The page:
Many of us change our lives for the weather. People retire to Florida or the mountains for a reason. Death Valley and Antarctica are generally deserted for a reason.


I guess the whole point of this ramble, other than the fact that I couldn’t think of anything else to write about, is that we manage to live peaceably with the weather, despite the fact that we have a love/hate relationship with it, and it looms larger than anything else in our lives. There may be a lesson in there somewhere.

My Recipe for Peace on Earth

Have you ever noticed that the most prejudiced, judgmental, belligerent people are often the very ones who have had little or no exposure to the groups that they are complaining about?

Many years ago I decided to travel to Puerto Rico with my boyfriend at the time. Upon hearing of our plans, his mother completely freaked out. She was convinced that he’d wind up in some Puerto Rican prison and she’d never see him alive again. Please understand that we weren’t even going to be leaving our own country, but…”those people” speak a different language! Gasp! She was fine when we went to Canada. There would hardly be a culture change; no language barrier; therefore, in her mind, safe for her baby boy. (You should have seen her face, years later, when we went to Turkey.) The fact is, it’s much easier to fear that which you do not know.

If I were queen of the world, the first thing that I would do is require that every student, at around the age of 17, spend at least 4 months in a foreign country, preferably one that is extremely different than the one in which they normally live. I had the good fortune to be able to do this, and it really opened my eyes. I lived in Guanajuato, Mexico. It was one of the high points of my life. Not only did I learn a great deal about myself and make some wonderful friends, but I also learned lessons about the wider world that I will carry with me forever. For example, I am MUCH more resistant to the “us” and “them” arguments. We are all in this together. I no longer immediately assume that “our” way is the best way. Instead, I think that our way is one of the many ways of doing things, and that perhaps we might be able to learn a thing or two from each other.

Since that time I have traveled to 18 countries, and have discovered that the vast majority of the people in the world are decent and kind, regardless of their race, religion or creed. It is important to know that people are not their governments. Do you agree with every single thing your government does? Then why do you assume that other people do? Do you honestly think that most people WANT to live in a state of war?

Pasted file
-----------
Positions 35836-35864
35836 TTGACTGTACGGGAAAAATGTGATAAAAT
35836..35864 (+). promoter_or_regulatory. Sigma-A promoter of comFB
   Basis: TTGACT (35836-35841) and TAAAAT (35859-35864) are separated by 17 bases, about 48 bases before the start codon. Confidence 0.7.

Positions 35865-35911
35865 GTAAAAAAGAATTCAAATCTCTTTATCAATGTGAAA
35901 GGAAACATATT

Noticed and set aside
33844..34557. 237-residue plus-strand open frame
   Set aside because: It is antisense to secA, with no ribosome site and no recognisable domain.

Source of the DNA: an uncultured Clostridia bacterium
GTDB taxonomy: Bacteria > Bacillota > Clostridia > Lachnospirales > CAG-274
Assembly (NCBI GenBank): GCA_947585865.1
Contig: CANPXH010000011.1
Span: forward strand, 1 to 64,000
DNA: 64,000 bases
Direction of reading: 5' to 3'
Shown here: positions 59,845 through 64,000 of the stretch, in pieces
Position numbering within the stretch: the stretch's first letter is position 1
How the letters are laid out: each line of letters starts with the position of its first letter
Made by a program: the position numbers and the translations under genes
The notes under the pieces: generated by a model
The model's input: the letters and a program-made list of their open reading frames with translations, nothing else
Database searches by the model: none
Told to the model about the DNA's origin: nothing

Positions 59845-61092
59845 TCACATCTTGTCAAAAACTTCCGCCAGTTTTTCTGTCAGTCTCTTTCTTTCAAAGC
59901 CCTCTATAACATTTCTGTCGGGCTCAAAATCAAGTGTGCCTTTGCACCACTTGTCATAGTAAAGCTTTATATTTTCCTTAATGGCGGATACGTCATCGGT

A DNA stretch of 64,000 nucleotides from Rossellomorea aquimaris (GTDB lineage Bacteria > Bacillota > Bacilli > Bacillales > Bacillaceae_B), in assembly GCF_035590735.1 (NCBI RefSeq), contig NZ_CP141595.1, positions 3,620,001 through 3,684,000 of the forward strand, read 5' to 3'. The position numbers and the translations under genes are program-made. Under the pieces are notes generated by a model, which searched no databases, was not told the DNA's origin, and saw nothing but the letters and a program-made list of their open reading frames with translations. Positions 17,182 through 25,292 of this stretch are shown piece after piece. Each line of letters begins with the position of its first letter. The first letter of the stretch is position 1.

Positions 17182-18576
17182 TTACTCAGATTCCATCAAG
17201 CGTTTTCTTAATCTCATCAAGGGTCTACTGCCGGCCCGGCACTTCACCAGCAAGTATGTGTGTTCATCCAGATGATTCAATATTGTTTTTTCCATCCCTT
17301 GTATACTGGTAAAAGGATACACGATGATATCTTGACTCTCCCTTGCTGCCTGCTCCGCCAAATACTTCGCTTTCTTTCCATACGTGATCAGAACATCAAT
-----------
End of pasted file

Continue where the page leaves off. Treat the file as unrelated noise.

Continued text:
When I think of the racist, anti-immigration comments that come out of the mouths of so many people these days, I think of the friends I’ve made in Mexico and I just shake my head in sadness. When I hear blanket statements about Islamic people and how they are all full of nothing but hatred toward the west, I think of the old woman who saw me crying on a street corner in Turkey. The last bus had gone, it was getting dark, and I was about 20 miles from my hotel in a small town. She couldn’t speak English, I couldn’t speak Turkish, but she knew I was crying and that distressed her. She hugged me. She sat me down. She brought me tea. She dried my tears. She found someone who spoke English, and after understanding my situation, she got someone to drive me to my hotel, and they would not accept any money. I will never forget that wonderful woman. I think if more people had experiences like this, there would be less war, less prejudice, and a great deal more understanding in the world.

According to an interesting article in the Huffington Post  ( http://www.huffingtonpost.com/william-d-chalmers/the-great-american-passpo_b_1920287.html ) less than 5 percent of Americans traveled overseas in 2009. I think this is a crying shame. I also think it says a great deal about the fear of the outside world that seems to be spiraling out of control in this nation.

Instead of listening to the opinions of others, instead of fearing the unknown, go and see for yourself. Find a way. Do without cable TV for a year. Skip the morning Starbucks run. Make travel a priority. Only then can you truly draw any sort of a rational conclusion about the people in the wider world.

Wishing everyone, everywhere, a peaceful holiday season.

In the spirit of international communication, if you liked this post, please share it with as many people as you can, especially those in other countries. My blog has been viewed by people in 17 countries as of this writing. Every time a new country is added to my viewer list, I get excited. Everyone is welcome! Lets send this blog around the world!